Day 5: SURVIVAL COUNTRY
We didn’t sleep for very long last night and the very cold evening made it a little difficult to sleep soundly.
Still, when all was said and done, we managed to leave Millaa Millaa at 6:50am.
After some serious debate (actually more like arguing) with Julie, we (more like I) decided to press forward and give Blencoe Falls a try today.
This was a bit of a last minute decision made yesterday when I realized from the Ravenshoe Visitor Centre that the Mt Garnett access to Blencoe Falls might seem possible in our 2wd vehicle (though there were no guarantees). I couldn’t live that down the regret of not seeing the falls and Julie knew it. Besides, I wasn’t sure when we’d return to Australia after this trip.
So seize the moment, I say!
Anyhow, we were committed as we proceeded to head west then south past Ravenshoe and then through the dusty town of Mt Garnett as the tarmac road narrowed with unsealed shoulders for passing or for preventing head-on collisions. It kind of reminded me of the roads in Western Australia between Hyden (ala Wave Rock) and the outskirts of Perth.
I had to admit it was a little bit of a gamble as the possibility of getting stuck was quite real, but I knew it hadn’t rained in these parts for a while and the weather seemed like it was ideal.
Anyways, we eventually got to the signed turnoff for Blencoe Falls just west of Mt Garnett. It was well over an hour from Millaa Millaa at this point, but Triple J Radio’s brekkie show kept us entertained during this time.
The unsealed road was actually quite smooth and tame. I was rather surprised thinking the road would degenerate right away into tire-popping rutted dirt and gravel roads. But instead, it seemed rather smooth and it wasn’t difficult to maintain at least 60km/h.
The GPS software was useless as it kept trying to guide us back to Kennedy (near Cardwell) then go west from there. Of course, we knew that wasn’t possible thanks to Cyclone Larry and from local advice from people in Cardwell.
Probably after about 45 minutes or so, then the unsealed road started to get a bit dustier and rockier. Still, it wasn’t anything we hadn’t seen before with a 2wd.
This whole stretch actually surprised us with wildlife sightings. I guess it was kind of a warmup to our African safaris in another few weeks.
Besides the ubiquitous cows, we saw a couple of gray kangaroos, two wallabies, and even two emus! I guess there’s something to be said about the inverse relationship between the amount of development versus quantity of wildlife. And since we’re in Survivor Country, I guess it made sense that animal sightings like these were more frequent.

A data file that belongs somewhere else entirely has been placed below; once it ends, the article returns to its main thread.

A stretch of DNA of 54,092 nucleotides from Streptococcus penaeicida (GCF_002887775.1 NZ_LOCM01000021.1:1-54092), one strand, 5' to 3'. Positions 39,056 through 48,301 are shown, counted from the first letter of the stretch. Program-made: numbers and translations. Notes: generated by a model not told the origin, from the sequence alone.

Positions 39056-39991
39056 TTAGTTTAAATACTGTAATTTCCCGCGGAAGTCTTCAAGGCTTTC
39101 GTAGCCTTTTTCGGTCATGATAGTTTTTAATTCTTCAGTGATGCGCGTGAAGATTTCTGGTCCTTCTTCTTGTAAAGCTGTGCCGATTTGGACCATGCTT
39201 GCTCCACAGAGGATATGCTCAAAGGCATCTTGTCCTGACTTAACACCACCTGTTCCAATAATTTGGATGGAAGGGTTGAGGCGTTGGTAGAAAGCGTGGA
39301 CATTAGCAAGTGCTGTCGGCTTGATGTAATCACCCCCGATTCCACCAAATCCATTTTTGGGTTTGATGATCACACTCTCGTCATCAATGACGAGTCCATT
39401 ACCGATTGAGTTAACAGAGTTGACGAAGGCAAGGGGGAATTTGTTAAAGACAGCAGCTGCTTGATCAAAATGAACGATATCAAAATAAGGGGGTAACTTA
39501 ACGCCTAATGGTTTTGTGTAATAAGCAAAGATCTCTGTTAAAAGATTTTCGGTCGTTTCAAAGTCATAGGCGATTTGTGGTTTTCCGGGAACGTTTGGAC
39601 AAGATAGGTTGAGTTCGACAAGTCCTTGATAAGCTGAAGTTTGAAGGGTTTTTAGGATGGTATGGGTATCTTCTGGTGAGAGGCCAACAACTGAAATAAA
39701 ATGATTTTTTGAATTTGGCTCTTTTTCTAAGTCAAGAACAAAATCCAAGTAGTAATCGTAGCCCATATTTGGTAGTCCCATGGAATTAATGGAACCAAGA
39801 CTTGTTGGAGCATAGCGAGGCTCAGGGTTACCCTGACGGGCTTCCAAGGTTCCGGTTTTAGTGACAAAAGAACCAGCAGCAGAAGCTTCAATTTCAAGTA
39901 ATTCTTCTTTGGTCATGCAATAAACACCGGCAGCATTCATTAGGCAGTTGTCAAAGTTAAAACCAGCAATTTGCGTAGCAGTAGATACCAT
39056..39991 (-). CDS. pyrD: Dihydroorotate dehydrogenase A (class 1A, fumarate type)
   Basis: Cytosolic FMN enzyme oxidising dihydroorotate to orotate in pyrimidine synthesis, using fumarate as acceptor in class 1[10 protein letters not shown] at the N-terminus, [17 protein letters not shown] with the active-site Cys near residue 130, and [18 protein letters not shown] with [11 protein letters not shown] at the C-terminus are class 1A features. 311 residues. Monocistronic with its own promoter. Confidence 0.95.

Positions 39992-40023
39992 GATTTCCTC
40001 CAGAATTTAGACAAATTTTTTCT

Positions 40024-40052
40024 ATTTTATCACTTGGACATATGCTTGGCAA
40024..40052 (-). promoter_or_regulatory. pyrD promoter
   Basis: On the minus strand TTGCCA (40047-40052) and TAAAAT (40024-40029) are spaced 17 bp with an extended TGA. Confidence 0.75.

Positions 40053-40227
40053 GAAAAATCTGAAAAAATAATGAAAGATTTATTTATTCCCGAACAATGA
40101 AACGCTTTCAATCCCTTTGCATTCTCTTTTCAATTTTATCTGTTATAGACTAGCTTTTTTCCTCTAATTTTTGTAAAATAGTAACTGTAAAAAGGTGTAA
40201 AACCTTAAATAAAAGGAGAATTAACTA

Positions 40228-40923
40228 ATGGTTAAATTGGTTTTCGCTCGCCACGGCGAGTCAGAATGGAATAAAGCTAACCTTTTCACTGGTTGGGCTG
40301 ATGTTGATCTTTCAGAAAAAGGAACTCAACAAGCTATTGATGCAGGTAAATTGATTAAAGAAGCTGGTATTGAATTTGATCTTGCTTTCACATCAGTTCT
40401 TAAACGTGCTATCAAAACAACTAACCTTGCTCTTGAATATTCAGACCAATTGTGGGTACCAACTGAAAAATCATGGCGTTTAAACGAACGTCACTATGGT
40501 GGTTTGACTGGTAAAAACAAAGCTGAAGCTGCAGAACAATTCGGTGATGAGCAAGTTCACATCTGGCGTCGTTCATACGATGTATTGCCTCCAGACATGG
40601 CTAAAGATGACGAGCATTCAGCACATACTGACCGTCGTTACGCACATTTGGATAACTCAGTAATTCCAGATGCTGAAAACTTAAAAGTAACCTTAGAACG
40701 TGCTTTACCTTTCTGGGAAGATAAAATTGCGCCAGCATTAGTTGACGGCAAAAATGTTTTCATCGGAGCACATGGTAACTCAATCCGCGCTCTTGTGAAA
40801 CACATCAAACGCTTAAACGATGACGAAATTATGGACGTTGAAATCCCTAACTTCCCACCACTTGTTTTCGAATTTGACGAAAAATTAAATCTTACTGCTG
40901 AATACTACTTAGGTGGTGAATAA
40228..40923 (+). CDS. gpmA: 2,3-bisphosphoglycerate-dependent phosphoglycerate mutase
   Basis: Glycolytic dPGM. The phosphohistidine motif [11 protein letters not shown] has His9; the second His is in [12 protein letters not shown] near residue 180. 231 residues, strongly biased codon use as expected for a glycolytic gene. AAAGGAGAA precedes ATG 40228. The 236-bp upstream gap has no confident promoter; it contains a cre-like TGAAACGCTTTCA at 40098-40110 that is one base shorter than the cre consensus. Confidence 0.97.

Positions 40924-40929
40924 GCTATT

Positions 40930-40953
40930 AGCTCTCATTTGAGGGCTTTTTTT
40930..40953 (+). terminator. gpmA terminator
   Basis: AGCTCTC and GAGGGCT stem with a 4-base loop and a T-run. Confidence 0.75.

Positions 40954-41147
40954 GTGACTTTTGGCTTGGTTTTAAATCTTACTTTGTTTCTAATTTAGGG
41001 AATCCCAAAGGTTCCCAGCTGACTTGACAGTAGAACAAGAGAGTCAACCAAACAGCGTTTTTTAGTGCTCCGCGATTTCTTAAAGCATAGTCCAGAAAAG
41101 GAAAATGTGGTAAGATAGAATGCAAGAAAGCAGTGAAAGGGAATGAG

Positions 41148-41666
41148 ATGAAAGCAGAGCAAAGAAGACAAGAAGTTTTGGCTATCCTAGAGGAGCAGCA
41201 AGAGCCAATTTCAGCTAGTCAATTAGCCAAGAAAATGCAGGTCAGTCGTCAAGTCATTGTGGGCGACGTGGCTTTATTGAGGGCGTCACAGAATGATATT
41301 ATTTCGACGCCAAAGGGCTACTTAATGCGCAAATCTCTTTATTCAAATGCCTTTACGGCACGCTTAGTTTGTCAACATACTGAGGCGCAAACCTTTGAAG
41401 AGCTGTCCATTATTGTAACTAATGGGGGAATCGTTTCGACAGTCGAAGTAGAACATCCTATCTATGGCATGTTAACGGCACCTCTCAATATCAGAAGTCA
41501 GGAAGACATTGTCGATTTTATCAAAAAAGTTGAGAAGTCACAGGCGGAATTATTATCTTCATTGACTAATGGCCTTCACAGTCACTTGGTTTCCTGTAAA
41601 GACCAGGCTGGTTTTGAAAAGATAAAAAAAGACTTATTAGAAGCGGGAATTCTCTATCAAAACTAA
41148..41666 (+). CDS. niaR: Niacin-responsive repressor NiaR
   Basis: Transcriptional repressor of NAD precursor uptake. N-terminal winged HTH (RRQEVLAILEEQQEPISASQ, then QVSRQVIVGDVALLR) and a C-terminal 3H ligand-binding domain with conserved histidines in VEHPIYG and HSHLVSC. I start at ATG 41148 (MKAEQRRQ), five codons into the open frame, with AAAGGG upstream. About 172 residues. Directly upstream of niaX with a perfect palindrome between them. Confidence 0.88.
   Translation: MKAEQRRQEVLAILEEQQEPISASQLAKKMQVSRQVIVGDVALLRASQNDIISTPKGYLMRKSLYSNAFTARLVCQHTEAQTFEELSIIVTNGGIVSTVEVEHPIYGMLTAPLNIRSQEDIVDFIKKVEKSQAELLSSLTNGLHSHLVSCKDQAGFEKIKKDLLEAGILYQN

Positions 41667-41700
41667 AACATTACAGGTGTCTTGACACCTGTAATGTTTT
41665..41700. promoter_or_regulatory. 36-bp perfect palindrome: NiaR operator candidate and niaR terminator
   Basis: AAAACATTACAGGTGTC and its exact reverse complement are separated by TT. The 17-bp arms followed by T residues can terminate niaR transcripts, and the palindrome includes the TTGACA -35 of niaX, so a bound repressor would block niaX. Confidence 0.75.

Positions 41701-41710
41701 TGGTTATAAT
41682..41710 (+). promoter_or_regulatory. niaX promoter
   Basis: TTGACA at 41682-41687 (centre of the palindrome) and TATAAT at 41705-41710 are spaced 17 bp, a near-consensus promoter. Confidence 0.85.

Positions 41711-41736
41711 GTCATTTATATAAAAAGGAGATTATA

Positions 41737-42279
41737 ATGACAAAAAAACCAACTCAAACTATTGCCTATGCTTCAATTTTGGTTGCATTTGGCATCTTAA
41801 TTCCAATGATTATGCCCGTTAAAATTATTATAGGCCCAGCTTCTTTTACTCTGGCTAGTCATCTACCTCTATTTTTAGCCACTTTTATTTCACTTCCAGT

We also saw a flattened area with lots of dead trees. I couldn’t say for sure, but I reckoned this must’ve been damage from Cyclone Larry in 2006. If so, this was just more evidence of the destructive power of that particular cyclone.
At around 8:45am, we started to head east. That was when the road really started to throw curve balls at us.
We got to a part where it seemed like a watercourse passed over the road. But with now being dry season, that watercourse was mostly rocks (more like minor boulders). That got me nervous as I wasn’t sure the Corolla could handle this. Still, we pressed forward and eventually made it past this obstacle (though we still had to face it on the way back out).
The road seemed to be getting a little worse with a few mud puddles scattered about, but none of them got us stuck (though it seemed in a couple of instances that we could’ve been if we took the wrong approach).
Eventually, we finally made it to the turnoff for Blencoe Falls. However, there was a sign right at the turnoff that said “4wd vehicles only.”
That scared me.
Still, we made it this far and we weren’t going to turn back. Plus, it was 5.2km away (10.4km round trip) so I doubted we were going to walk it. Looked like there was no choice but to press forward, and that I did.
Right off the bat, the road narrowed more and the car rattled and bounced over the ruts, water channels, and washboards. Plus, there were a few big rocks we had to swerve around. Still, it wasn’t anything we couldn’t handle with care.
However, we ultimately got to a hill where the road descended fairly steeply. Just below the apex of the hill were more deep water channels. When we went down this part, the underside got scraped. Plus, I was a little worried about whether the car would make it back up this hill.
Anyhow, we were committed at this point and we kept going forward. Mercifully at 9:50am, we finally made it to the car park for Blencoe Falls. There was a nice panorama of the Herbert River Gorge in this relatively dry part of Queensland. It contrasted mightily with the more humid, tropical environment of coastal Queensland.
I guess we won’t be standing on that spot where they had the Tribal Council…